Politics in Minnesota and Wisconsin historically have been pretty similar, but that's no longer the case. Wisconsin is now advancing conservative policies and lending a Midwestern face to the Republican Party, while Minnesota's agenda has been among the most liberal.
Congress, the White House, courtrooms, statehouses and city halls all play a role in the nation's direction. We follow news worth knowing from those places.
The Asia trip is generating the kind of video and headlines that could prove useful if the vice president decides to run for president in 2016.
Hispanics make up 17 percent of the nation's population. But they live disproportionately in districts represented by Democrats.
In terms of enacting laws, the current Congress is on course to be the least productive in modern times. Some House members think the lack of legislative activity is a positive development.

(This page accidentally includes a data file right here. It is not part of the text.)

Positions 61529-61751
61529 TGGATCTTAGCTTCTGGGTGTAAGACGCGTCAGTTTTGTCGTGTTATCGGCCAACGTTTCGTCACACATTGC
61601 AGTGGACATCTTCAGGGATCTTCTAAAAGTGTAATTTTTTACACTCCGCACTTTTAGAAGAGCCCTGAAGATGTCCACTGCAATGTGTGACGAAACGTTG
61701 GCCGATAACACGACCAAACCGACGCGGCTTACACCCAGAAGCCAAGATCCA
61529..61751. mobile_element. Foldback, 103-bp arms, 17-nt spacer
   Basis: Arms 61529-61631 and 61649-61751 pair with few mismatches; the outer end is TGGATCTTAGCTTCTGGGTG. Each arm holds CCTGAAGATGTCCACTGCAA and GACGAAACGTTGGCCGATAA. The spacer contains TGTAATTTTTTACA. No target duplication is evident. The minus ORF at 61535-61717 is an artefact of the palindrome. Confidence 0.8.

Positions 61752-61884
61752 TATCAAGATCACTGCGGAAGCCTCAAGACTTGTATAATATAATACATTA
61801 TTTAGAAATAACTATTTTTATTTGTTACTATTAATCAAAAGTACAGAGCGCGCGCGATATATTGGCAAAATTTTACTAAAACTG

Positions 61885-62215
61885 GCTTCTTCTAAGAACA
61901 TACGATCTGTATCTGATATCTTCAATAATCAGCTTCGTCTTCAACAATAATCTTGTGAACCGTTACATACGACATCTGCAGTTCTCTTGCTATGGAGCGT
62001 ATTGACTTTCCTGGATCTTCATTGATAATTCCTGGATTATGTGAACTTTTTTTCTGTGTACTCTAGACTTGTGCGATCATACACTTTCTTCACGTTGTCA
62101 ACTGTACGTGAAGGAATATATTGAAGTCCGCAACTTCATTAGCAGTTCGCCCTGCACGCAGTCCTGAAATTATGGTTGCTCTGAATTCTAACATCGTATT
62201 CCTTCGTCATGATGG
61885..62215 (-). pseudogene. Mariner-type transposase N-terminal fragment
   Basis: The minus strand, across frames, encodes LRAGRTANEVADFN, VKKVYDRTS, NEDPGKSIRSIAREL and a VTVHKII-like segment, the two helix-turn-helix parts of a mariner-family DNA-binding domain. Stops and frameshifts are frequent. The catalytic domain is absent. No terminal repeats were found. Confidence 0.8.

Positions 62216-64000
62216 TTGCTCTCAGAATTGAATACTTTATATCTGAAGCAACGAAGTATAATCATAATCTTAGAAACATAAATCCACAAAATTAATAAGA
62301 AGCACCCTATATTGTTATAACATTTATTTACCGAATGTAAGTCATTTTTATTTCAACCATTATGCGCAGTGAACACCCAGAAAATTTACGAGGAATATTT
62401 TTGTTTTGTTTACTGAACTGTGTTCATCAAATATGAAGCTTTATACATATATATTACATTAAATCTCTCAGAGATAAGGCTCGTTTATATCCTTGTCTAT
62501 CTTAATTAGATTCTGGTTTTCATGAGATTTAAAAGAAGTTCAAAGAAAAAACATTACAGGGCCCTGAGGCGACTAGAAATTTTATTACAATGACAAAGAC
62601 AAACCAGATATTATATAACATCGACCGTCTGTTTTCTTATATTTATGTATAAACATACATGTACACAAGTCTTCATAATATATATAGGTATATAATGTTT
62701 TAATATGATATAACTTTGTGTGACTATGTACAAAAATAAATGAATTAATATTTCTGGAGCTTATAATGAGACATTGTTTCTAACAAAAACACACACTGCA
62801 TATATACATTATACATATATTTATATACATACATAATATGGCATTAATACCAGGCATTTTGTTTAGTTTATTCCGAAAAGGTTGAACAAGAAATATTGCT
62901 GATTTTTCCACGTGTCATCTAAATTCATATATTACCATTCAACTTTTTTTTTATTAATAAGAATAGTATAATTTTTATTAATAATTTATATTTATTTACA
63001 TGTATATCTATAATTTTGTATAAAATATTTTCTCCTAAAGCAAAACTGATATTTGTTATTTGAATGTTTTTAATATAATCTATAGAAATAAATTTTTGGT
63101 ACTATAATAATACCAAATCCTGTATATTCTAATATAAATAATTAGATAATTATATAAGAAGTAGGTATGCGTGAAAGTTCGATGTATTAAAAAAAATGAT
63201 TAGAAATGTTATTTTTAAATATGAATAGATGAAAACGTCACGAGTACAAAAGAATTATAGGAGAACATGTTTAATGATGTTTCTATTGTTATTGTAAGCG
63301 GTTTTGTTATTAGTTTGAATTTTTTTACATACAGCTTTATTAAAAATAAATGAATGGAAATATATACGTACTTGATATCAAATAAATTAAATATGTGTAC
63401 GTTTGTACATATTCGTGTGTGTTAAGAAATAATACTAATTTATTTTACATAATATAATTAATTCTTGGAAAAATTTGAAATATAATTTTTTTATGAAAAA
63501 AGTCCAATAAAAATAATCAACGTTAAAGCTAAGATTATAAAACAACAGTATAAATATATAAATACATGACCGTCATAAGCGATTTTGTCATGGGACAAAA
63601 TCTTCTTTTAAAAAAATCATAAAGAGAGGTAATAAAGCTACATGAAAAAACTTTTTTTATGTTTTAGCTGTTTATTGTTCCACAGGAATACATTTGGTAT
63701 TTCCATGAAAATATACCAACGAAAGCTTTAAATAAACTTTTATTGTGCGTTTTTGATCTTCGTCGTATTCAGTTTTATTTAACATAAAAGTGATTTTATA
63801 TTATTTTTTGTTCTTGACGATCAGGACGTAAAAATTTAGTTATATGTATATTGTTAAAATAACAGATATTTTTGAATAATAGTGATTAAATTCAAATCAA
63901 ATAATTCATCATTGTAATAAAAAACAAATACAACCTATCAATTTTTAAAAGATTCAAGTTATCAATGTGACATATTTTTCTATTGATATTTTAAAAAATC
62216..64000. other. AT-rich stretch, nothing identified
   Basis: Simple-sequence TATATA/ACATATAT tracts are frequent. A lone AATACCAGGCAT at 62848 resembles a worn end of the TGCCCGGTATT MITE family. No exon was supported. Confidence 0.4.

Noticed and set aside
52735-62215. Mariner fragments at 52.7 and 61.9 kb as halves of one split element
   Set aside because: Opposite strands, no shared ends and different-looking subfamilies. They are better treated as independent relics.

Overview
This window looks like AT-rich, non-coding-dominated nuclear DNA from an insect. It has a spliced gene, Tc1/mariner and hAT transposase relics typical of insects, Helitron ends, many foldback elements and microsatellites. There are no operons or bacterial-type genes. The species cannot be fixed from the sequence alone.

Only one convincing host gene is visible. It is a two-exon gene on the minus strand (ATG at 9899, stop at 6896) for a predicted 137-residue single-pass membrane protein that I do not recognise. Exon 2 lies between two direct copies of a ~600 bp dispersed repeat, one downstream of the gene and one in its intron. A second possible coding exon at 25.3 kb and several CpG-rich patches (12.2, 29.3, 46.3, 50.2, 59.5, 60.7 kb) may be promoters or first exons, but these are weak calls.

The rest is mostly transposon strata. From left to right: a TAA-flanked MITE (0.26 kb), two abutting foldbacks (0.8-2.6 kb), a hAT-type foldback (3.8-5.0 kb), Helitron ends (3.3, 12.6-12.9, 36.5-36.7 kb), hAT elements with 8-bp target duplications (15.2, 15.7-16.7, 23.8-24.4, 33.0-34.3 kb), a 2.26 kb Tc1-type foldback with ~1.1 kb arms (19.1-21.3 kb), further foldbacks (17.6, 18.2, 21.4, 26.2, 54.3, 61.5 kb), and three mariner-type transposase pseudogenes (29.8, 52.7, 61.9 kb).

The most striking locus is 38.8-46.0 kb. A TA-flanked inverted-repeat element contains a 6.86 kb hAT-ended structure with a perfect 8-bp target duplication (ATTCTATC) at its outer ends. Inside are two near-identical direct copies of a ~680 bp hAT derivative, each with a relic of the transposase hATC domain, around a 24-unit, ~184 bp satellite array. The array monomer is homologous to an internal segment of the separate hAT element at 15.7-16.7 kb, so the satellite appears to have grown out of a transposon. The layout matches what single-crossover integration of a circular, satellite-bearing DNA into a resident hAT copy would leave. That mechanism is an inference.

Of all the things Americans traditionally associate with Thanksgiving — turkey, family, football — politics doesn't rate high on the list. But on occasion the national holiday has intersected with the political world and generated some stories to remember.
Israeli Prime Minister Benjamin Netanyahu has emerged as one of the loudest international critics of the nuclear deal with Iran. It's just his latest clash with President Obama.
President Obama's weakened political standing and the upcoming 2014 elections complicate the future of the historic agreement with Iran.
By changing the Senate rules to require a simple majority instead of a supermajority for most nominations, Democrats acted on a threat each party has aimed at the other for nearly a decade.
The key players involved in the debate over the so-called nuclear option appear to be singing a different tune on the issue. What changed? The party in power.
The real reason Senate Majority Leader Harry Reid changed the rules Thursday was the proliferation of the filibuster's use — and the near-total separation of the tactic from any real objections to the nominee being blocked.